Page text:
The Boy King

King Tutankhamun (or Tutankhamen) ruled Egypt as pharaoh for 10 years until his death at age 19, around 1324 B.C. Commonly referred to as King Tut, he was an ancient Egyptian pharaoh who was the last of his royal family to rule. His reign occurred towards the end of the 18th Dynasty (ruled c. 1332 – 1323 BC). Tutankhamun was a young monarch: he became the ruler of Egypt at the age of nine and ruled Egypt for a little less than a decade. He was known as the “Boy King.” He was physically disabled throughout his ruling years due to a deformity in his left foot and was even diagnosed to have constant strains of malaria.

King Tut managed to accomplish little during his reign but, with the support of his advisors, managed to restore the Traditional Egyptian Religion and bought Egypt back to polytheism and reinstated the capital of Egypt at the city of Thebes. At the age of 19, once King Tut shut his gaze upon the world and his tomb was hidden, he was largely erased from history due to the fact that there was no sign of his tomb; the only evidence to prove that such a young monarch existed. However, his tomb was not to be found in the years to come.

November 4th, 1922 – The day Howard Carter led a team of archaeologists through Egypt’s famed Valley of the Kings and discovered the entrance to King Tutankhamun’s tomb. Ever since that day, November 4 has been deemed “King Tut Day” to commemorate the day Carter found his tomb, a sealed capsule from the past, in the Valley of the Kings. To celebrate this day, ENTITY compiled a list of five facts about the “Boy King,” three of which are: King Tut’s real name, the age at which he died and his hobbies which included hunting and partying. Once the tomb was discovered along with King Tut’s coffin many riches, many researchers questioned his death: some swore he was murdered, others claimed it was an accidental death. Finally, scientists used DNA scanning and Digital Imaging to conclude that King Tut’s demise was due to malaria or an infection.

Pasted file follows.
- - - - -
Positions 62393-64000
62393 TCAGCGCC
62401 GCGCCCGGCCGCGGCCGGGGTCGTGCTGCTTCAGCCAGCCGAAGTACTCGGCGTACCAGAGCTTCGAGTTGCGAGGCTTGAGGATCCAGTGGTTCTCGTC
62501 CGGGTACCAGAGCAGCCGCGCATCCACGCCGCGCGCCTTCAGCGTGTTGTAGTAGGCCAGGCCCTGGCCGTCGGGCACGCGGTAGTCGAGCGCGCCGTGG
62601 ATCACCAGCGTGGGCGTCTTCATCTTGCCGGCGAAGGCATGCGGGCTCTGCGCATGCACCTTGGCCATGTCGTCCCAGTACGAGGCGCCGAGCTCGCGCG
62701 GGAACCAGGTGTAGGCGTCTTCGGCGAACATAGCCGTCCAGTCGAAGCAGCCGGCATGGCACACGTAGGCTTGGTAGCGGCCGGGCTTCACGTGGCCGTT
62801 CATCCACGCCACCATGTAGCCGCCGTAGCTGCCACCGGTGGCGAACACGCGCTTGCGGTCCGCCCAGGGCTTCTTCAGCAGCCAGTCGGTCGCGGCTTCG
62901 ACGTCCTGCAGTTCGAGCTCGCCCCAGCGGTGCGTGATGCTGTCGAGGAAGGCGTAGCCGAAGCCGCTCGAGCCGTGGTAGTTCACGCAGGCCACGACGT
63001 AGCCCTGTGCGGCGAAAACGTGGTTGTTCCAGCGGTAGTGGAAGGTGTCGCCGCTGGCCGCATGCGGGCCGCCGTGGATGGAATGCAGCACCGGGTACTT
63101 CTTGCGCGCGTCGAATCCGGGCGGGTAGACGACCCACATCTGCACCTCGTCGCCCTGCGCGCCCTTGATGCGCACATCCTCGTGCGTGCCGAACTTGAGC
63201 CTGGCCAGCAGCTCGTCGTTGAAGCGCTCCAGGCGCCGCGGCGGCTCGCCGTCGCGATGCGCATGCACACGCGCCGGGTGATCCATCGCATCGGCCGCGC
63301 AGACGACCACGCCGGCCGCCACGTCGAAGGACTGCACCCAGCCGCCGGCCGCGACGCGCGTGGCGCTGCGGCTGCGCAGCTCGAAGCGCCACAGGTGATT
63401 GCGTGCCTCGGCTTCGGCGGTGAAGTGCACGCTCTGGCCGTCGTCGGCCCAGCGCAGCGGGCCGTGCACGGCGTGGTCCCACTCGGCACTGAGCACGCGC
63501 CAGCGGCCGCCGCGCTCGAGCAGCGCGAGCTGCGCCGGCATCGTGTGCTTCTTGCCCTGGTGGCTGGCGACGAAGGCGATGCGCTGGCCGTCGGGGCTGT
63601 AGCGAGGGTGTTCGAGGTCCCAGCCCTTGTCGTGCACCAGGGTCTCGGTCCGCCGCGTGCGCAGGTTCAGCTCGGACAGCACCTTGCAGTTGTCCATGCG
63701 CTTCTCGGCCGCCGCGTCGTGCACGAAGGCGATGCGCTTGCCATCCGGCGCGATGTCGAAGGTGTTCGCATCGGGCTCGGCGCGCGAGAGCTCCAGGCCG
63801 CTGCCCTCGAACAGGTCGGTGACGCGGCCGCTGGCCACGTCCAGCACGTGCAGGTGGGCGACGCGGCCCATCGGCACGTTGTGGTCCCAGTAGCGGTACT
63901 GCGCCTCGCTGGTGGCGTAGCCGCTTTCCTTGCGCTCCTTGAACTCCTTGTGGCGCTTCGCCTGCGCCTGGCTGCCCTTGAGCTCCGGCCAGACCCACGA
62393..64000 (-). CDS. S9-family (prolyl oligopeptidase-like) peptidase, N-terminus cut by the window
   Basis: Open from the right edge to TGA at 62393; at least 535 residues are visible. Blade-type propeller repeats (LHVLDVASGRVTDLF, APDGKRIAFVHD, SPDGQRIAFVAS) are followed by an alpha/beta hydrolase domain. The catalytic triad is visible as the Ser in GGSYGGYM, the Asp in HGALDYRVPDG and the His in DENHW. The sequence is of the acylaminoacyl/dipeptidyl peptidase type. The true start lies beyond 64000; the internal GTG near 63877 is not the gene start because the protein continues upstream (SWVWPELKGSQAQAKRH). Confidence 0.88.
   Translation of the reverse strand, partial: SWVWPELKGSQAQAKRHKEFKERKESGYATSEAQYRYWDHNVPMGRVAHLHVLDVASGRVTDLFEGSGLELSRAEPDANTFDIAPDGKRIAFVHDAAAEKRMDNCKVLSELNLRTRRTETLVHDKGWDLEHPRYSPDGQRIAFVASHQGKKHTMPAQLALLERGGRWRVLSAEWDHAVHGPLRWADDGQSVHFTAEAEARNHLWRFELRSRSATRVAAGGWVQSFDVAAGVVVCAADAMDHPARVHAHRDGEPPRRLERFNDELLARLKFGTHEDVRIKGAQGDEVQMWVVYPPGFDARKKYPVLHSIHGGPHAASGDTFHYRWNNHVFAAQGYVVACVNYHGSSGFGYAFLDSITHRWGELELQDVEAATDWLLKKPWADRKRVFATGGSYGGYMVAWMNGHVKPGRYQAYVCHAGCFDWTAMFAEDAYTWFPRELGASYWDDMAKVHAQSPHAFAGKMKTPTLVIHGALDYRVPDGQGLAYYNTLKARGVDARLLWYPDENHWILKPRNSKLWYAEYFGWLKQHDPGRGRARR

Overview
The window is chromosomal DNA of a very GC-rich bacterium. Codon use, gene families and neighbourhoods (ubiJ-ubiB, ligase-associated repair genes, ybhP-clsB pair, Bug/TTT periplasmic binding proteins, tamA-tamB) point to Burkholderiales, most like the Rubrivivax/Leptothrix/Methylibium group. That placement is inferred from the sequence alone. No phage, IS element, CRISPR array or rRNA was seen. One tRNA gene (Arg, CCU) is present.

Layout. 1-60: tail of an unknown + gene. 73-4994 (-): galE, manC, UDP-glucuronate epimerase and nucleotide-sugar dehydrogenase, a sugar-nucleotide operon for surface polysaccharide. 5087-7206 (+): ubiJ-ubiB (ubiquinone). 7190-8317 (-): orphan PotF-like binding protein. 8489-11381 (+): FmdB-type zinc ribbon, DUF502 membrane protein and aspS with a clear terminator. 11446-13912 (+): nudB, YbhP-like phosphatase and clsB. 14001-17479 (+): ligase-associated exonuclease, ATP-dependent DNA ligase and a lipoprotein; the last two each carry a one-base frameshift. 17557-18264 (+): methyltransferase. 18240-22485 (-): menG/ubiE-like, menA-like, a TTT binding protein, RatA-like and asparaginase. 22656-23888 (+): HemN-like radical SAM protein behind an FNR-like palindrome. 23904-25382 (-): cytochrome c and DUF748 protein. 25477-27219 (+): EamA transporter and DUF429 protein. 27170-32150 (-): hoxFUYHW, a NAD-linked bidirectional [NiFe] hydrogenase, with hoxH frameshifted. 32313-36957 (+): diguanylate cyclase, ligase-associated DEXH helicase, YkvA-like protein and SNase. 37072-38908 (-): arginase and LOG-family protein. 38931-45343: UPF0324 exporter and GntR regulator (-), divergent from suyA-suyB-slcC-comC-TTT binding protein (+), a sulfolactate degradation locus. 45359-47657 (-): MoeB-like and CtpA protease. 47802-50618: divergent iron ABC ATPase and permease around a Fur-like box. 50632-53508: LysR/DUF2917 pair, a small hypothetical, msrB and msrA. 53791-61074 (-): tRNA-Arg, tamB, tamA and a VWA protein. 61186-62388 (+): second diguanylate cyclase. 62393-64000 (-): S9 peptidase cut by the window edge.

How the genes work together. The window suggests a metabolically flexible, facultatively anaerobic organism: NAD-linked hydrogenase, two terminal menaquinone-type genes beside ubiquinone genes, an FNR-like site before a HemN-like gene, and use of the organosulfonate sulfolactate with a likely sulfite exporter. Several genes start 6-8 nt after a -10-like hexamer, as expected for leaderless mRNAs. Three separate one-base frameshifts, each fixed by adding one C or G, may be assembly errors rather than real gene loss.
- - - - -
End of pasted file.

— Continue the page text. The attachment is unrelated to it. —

The age of modern technology has been researching mysteries of King Tut’s Tomb; there are theories that his tomb may have hidden chambers which hold the remains of the Nefertiti – an Egyptian queen who globally symbolizes feminine beauty and power- the body of whose was never found. However, in order to answer these questions, radar testing was conducted and it showed that King Tut’s tomb, disappointingly, did not reveal any hidden chambers.

King Tut’s tomb had remained untouched and undiscovered for thousands of years and would have stayed that way had it not been for the 4th of November, 1922 – a day which provided history students with more material to memorize and encouraged explorations whose discoveries will silence some of the inquiries we have of the past and the mysteries it holds.

- Akindu Pathirage